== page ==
Of course, this made me reflect on my own friendships throughout the years. Social media makes it easy to “keep in touch” with people nowadays, but there are some people who I loved dearly that I am not in touch with anymore (whether it’s because they aren’t on social media or I haven’t found them or they don’t want to be in touch) or who have actually passed away. And there is nothing I can do. There is nothing I can do but feel the sadness and work through it, maybe write about it, maybe just sit and watch TV and relax for a while.

The worst to me as an adult is when you have a good friend and you are having a conflict and you are out of touch, whether it’s agreed upon or not. It’s sad. And you miss this person, but what can you do? You just have to work through the sadness and hope one day you both can figure it out.

So for now, that’s what KT and I are going to do. The good thing is KT is busy at cheerleading camp this week, and she told me that she doesn’t even think about it when she is there, and I see that as a positive life lesson she’s learning. And I will follow in her footsteps.

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Life Is Full Of Things We Can Not Control: What Do We Do?

In our lives, we make connections with all kinds of people. Some are like us. Some are definitely not. Some stick around for a long time. Some just touch our lives for a bit. Some people positively affect us and bring us great comfort, joy, peace, and support. Unfortunately, some people bring us down to a level that maybe we didn’t know was possible. Maybe we are faced with regret over decisions we made when this person was in our lives. Life is so hard. So many things are beyond our control. But the one thing I do know, the one thing that I can control, and the one thing that I need to do more of is nurture the relationships that bring me comfort, joy, peace and support, and let the other ones go.

This is a very, very hard concept for me. It sounds so simple. I summed it up in one paragraph above, so how can it not be simple? But it’s difficult because we get into patterns. We form loyalties. We have little time each day, and when we are in the middle of a storm, it is very hard to fight through and come out the other side.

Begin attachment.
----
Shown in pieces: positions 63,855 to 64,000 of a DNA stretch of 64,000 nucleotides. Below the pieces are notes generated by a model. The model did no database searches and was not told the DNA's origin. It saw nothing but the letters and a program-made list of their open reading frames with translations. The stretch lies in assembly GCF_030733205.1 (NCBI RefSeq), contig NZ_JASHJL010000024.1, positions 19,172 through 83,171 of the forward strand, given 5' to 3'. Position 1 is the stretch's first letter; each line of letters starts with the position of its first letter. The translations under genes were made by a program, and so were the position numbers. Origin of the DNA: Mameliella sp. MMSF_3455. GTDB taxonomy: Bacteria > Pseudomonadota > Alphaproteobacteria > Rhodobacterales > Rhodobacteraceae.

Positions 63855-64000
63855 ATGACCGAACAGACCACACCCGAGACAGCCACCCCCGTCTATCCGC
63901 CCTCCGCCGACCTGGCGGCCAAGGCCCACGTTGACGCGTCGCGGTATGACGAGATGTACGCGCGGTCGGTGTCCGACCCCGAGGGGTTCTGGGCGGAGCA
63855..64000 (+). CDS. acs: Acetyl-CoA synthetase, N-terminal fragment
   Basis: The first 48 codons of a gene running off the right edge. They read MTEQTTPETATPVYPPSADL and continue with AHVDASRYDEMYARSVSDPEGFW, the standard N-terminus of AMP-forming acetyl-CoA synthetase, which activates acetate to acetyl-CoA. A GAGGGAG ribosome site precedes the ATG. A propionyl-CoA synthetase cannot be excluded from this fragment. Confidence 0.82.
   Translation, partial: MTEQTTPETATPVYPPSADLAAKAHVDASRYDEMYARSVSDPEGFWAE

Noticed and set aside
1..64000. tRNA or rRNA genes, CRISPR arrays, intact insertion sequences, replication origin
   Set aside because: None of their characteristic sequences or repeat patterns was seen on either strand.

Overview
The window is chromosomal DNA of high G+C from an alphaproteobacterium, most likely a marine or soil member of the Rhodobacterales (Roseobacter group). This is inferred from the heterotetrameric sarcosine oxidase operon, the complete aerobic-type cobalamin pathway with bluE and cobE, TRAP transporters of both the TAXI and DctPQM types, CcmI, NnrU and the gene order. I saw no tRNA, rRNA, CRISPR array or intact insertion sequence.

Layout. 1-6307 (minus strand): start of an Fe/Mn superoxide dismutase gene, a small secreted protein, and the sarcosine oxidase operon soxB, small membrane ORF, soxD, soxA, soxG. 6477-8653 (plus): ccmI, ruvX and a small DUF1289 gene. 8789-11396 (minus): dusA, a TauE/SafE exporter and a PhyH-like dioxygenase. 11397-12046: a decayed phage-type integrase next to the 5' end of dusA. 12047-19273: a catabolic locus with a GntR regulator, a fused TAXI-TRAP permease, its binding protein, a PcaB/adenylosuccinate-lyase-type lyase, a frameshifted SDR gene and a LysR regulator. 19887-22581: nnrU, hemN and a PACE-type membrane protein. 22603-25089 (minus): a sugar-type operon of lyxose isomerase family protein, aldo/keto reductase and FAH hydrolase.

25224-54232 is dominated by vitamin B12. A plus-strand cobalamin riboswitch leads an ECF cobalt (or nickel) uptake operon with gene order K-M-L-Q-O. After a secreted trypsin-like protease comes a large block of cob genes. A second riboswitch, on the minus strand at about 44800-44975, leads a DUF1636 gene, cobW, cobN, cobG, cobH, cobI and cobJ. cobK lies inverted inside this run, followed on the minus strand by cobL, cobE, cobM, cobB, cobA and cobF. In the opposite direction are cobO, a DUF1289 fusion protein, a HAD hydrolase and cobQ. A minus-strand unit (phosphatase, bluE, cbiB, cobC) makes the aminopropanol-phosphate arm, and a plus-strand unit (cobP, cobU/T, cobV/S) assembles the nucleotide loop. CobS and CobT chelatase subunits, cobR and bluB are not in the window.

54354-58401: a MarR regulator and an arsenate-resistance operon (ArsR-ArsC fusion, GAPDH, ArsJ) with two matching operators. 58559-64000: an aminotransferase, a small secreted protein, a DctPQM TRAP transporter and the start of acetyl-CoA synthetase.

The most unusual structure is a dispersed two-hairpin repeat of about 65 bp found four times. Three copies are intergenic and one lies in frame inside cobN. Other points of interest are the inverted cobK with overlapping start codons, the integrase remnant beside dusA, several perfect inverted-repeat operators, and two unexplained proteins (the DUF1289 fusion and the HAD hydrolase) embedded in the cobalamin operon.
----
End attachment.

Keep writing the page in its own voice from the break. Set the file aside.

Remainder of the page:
But I have to fight. I have to look at my life every single day; and if something isn’t going well, I am the only person who can change it. When I reflect on myself and my behavior at the end of the day, can I say that I was kind, supportive, positive, and nurtured the relationships with people who really care about me? I hope so.

I have a very good friend, who is very ill. And this post is inspired somewhat by her and somewhat by friends who are going through a hard time. I’ve said this several times today: every life is so precious. It is also so hard, but the best part of it, the very very best part of it, is the relationships we have. I am a very lucky girl to have so many wonderful relationships in my life. I haven’t always been the best about nurturing each one the way I should. Time gets away from us. Life becomes busy. My spirit grows tired.

In the conversations I’ve had over the past few days, one of the most poignant things someone said to me is: There is no sense worrying about something beyond one’s control.

It’s not like I don’t know this. And still I sit here in a Panera Bread, just full of grief and regret and worrying about things I can’t control.

The best thing I can do from this is be a more gracious and understanding friend to the people in my life now. This is the only thing I can control.